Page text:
During her tenure as the First Lady of the United States, Michelle Obama found herself in a work-life tug of war. She discussed trying to strike a work-life balance in her best-selling memoir Becoming. “I tell women, that whole ‘you can have it all’ — nope, not at the same time; that’s a lie,” she said during a pit-stop in Boston on her Becoming book tour. So when seated with the latest guest on her self-titled podcast, former President Obama senior adviser Valerie Jarrett, the former co-workers discussed their own work-life struggles.
Obama explained that she admired how Jarrett carried herself at work without hiding the fact that she’s a mother and how active she is in her daughter Laura’s life.
“If Laura called, everything stopped. And I would be sitting in meetings with you, and you’d be, hammering down some intense thing, and uh Kathy would beep you in [like], ‘It’s Laura on the line.’ And wouldn’t matter what you were saying, you would swivel around in your chair, just to slightly turn away, and you’d say, ‘Hi baby, how are you?’ And you wouldn’t rush her… you would answer her little five year old questions. And then you would say, Mommy will be home, then you’d turn back around without skippin’ a beat and be right back in it, and I thought, baller! Baller.”
Obama added that watching Jarrett and the other mothers rushing out of the office to attend Halloween parties and school plays made her feel like her life had a greater meaning. Jarrett chimed in and added that it’s important for women to use their voice to fight for the life they want for themselves. “We have to find the courage to be willing to say, this is what I need. And in so doing, we empower ourselves, and then you need to make sure that you’re working for people, who allow you to be who you are,” she said. Jarrett even had to let go of a former assistant who forgot the number one rule in Jarrett’s book: Laura comes first.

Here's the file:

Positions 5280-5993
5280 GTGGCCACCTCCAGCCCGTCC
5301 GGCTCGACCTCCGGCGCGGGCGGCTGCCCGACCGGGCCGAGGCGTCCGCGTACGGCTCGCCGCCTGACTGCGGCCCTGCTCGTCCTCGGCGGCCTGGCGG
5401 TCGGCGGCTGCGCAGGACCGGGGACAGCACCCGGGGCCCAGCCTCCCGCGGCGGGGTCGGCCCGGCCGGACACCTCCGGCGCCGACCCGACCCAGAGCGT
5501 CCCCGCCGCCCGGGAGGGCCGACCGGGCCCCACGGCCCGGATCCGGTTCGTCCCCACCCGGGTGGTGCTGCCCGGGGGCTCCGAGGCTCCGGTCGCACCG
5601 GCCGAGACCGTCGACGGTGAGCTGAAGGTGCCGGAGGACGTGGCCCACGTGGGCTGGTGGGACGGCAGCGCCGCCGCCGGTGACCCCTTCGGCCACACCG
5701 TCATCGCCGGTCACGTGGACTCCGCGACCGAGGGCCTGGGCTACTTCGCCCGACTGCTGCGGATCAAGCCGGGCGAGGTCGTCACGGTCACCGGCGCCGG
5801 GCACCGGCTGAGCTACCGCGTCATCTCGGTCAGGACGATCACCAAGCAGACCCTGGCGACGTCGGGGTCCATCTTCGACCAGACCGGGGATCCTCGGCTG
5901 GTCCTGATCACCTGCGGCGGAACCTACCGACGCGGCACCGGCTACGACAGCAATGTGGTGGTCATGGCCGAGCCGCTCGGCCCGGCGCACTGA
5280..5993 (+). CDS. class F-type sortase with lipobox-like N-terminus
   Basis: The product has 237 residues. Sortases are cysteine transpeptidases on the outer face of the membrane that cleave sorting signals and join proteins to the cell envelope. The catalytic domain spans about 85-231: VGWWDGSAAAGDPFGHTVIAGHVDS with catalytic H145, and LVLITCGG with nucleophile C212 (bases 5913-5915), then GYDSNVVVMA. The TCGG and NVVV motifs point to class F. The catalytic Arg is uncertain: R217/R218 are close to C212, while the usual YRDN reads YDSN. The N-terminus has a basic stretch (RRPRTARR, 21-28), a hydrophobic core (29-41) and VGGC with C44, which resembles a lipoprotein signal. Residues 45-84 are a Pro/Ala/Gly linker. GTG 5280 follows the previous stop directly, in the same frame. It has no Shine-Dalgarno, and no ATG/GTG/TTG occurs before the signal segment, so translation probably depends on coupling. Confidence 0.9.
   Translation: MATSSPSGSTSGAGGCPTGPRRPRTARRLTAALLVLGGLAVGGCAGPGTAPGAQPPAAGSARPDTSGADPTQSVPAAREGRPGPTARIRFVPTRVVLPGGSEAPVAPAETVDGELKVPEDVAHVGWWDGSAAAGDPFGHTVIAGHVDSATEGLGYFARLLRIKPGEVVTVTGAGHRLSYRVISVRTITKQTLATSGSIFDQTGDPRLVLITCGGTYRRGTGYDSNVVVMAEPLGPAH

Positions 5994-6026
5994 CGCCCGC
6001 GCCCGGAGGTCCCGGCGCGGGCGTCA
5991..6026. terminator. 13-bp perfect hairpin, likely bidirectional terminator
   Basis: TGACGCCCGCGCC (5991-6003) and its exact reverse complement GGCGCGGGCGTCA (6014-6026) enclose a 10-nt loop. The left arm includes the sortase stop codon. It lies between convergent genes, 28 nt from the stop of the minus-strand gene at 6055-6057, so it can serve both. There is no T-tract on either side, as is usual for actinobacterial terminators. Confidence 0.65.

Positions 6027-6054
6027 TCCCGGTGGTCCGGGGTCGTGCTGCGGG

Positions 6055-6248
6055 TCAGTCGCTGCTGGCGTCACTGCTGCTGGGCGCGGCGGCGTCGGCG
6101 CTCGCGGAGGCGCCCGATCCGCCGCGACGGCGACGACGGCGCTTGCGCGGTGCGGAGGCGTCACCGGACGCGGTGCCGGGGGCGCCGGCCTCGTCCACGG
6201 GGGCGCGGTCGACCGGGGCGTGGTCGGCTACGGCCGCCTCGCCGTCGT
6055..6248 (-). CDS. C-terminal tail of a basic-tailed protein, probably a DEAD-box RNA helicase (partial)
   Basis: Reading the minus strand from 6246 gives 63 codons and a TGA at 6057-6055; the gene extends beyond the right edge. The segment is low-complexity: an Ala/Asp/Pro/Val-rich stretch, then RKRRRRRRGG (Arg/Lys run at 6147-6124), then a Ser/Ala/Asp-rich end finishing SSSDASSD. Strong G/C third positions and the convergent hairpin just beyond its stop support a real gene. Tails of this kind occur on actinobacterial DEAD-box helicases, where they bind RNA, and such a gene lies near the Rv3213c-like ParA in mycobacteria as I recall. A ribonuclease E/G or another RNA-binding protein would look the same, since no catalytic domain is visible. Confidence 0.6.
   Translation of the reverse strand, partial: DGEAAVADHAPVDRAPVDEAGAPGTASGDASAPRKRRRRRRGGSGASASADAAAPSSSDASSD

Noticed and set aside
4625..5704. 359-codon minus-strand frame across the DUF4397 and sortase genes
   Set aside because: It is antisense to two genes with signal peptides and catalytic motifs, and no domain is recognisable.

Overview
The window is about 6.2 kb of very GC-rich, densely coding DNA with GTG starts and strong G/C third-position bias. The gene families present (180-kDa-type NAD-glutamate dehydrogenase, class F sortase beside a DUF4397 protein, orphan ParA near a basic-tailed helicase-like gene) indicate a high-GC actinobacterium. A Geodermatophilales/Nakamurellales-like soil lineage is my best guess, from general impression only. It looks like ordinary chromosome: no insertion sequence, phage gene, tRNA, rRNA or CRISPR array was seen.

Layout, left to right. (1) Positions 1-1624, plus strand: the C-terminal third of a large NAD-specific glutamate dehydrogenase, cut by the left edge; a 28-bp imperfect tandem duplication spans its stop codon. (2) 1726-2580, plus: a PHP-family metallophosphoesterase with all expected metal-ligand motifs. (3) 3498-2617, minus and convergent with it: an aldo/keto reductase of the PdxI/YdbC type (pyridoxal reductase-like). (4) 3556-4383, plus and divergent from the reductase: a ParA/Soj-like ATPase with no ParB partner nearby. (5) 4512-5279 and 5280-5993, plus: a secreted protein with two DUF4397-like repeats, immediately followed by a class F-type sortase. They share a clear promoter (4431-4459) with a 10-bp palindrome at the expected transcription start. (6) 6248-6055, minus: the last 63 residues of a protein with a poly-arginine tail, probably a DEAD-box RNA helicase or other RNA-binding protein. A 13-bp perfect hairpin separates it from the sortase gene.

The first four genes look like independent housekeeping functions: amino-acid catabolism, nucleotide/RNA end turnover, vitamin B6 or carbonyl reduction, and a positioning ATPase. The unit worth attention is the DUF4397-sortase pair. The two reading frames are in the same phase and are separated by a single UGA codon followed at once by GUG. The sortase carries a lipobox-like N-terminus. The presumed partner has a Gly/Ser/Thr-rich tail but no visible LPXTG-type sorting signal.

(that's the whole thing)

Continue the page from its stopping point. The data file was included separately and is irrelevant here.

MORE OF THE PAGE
Elsewhere in the conversation, Obama and Jarrett discuss how adopting the wrong mentality about mentorship and instant gratification can be damaging to young people. According to Obama, it’s doing the “grunt-work” or “thankless work” that proves to be the most beneficial in the long-run. It’s the people who do the not-so-glamorous work and put their effort and energy into doing it well that Obama has picked to join her current team.
But the people who are with me now, and who now have responsibilities over my schedule, or they’ve helped run a big book tour, or they are running, our higher ground productions and working with Netflix, almost all those people started out, doing some grunt work. [laughs] And, you watch, how young people do the work that they don’t want to do. The thankless work. That’s not so fun, and to do it well, those are the people that I look to and go, huh. That person’s ready to be pushed. That person wants to do more, I’m I’m ready to invest in them.
Later in the podcast, Laura calls her mother, who pauses her chat with Obama to take the call. “I have to still be true to it,” Jarett quipped, before diving back into her convo with Obama.
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